Happy New Year! Wanted to share this one with you. I’ve been listening to Elizabeth Gilberts’ latest book , Big Magic: Creative Living Beyond Fear on Audible. Gilbert wrote Eat, Pray, Love, in 2006 which was a massive best seller. There is something about listening to an author read her own book that makes it feel like an intimate conversation which is kind of nice.
As a person who places enormous value on making art, I was fascinated to hear her take on how creativity works in her life. Her profound belief is that everyone is creative if we are open to it even though most people don’t buy into that. On this point, I couldn’t agree more. Whenever we run a workshop, the primary goal is to provide an experience during which each student feels what it’s like to be in the process of making things. And often, they make something beautiful which is a nice bonus. It’s not an understatement to say that for those who believe they have no artistic talent, it can be kind of magical.
This post is about how the book made me feel about the “magic” of creating. There was a lot in this book that resinated but one of the most impactful was the concept of “letting go of the outcome when a work is finished”. Invariably we look at it, judge it and make a decision about it’s worth. Or worse, listen to other people’s opinions as to it’s worth. Human nature being what it is, we often decide it’s crap. But Gilbert’s take on this topic make me rethink this.
She recounts the tale of the first published short story she every wrote…it was an assignment for Esquire Magazine and at the 12th hour, just before going to press, the editor called to say that she would have to shorten her story because of a space issue or forfeit being in the magazine at all. She was tormented…hack up her baby or throw away her shot at being nationally published for the first time. In the end, she edited the piece and submitted it. And was amazed to find that it was just as good as the original…not the same, but different and good none the less. She let go of the outcome, stayed in the process and embraced her work in a different form.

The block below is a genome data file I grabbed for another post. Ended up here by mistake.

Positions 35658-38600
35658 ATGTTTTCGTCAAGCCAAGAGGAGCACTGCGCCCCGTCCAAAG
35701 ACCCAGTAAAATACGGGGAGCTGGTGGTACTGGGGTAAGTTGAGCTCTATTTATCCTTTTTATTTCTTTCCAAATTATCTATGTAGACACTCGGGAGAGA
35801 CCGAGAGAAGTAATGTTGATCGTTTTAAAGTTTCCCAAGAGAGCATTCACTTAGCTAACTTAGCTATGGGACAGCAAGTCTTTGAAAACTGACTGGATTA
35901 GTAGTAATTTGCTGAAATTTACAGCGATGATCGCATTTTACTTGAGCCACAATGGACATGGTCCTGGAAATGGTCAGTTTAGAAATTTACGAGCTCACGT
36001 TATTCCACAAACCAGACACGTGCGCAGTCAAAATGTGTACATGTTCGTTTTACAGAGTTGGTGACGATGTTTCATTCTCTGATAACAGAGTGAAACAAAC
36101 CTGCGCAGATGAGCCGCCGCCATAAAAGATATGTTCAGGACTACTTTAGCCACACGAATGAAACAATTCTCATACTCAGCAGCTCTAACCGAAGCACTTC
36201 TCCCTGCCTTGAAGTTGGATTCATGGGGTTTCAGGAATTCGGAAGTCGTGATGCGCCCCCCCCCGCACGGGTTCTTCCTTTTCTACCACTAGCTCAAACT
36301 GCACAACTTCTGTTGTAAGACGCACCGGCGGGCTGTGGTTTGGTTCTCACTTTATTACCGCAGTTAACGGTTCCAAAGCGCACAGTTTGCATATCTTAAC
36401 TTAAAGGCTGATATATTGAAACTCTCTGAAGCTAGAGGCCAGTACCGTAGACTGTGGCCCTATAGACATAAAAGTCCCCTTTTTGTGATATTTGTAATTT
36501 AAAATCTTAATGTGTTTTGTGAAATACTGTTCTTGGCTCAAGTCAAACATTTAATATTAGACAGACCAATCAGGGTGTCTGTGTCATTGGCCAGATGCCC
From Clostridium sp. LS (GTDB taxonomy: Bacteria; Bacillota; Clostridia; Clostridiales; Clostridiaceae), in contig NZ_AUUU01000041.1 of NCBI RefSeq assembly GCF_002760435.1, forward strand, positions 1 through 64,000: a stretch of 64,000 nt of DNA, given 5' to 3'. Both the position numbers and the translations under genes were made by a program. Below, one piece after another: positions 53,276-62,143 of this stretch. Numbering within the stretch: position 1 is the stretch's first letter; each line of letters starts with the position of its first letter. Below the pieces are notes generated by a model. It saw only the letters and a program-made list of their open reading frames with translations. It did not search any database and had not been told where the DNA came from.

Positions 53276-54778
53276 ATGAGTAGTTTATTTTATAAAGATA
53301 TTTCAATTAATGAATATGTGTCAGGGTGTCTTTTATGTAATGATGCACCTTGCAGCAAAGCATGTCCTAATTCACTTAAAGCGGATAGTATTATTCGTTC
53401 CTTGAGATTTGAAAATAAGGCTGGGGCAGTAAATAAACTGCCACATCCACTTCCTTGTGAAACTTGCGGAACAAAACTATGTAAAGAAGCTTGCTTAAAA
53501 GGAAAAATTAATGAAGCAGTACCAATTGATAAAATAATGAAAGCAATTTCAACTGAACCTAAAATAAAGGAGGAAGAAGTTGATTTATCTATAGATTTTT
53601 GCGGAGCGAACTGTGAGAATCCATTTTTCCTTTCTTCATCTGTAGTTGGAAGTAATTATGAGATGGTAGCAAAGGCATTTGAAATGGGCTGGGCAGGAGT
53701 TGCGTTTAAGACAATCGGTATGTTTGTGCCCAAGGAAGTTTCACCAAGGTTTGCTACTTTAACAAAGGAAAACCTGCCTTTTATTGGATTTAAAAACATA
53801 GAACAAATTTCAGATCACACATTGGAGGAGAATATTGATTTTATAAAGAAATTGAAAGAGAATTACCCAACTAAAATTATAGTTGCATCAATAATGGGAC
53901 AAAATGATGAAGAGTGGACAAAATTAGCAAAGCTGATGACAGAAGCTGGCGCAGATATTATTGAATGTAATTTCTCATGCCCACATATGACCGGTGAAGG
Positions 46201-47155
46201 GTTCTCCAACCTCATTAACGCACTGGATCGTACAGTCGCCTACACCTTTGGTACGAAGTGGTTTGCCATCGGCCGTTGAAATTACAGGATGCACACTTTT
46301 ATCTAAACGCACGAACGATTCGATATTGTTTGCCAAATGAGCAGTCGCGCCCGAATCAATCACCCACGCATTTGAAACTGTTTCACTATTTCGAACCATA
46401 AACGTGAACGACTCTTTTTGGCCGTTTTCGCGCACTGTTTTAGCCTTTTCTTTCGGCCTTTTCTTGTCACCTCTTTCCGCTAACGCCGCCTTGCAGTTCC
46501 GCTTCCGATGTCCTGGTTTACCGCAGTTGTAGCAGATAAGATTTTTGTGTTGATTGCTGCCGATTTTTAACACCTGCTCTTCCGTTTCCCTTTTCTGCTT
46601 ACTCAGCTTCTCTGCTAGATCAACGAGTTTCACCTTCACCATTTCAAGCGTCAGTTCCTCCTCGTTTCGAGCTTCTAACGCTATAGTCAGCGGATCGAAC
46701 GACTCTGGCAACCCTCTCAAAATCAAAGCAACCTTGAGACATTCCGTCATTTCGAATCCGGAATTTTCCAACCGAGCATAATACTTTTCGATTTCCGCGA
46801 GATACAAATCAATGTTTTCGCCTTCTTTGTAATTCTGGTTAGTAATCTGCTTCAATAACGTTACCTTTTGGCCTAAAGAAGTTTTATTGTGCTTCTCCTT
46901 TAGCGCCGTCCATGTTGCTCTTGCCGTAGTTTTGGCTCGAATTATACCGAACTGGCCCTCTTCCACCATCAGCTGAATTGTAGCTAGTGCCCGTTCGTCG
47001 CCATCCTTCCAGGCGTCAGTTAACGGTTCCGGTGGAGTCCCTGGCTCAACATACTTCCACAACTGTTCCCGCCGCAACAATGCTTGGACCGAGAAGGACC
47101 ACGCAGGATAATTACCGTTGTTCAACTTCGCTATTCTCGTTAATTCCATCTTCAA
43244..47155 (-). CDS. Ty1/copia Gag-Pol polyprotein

This story resonated with me as a reminder to focus on the process and not the end result. Case in point, shortly after listening to the book, I was practicing some watercolor techniques, trying to teach myself how to marry the paint, water and paper into something pleasing…not a masterpiece, just pleasing. While practicing with florals, I created some paintings that fell completely short of my expectations. I was frustrated and disappointed in everything I made but something instructive happened. Since I didn’t like any of them, I picked up a pair of scissors and started to cut them up. And low and behold they made beautiful little abstracts. Something that had disappointed me as a painting found life as something quite nice in a different form. Moral of the story.. let go of the outcome, stay in the process and embrace the work in a different form.
There are a ton of these little gems in the book and I thoroughly enjoyed it. So whether you don’t think you have an artistic bone in your body or you make art all the time, read or better yet, listen to this book. Felt a little like being in the maker’s circle chatting with a girlfriend. Nice.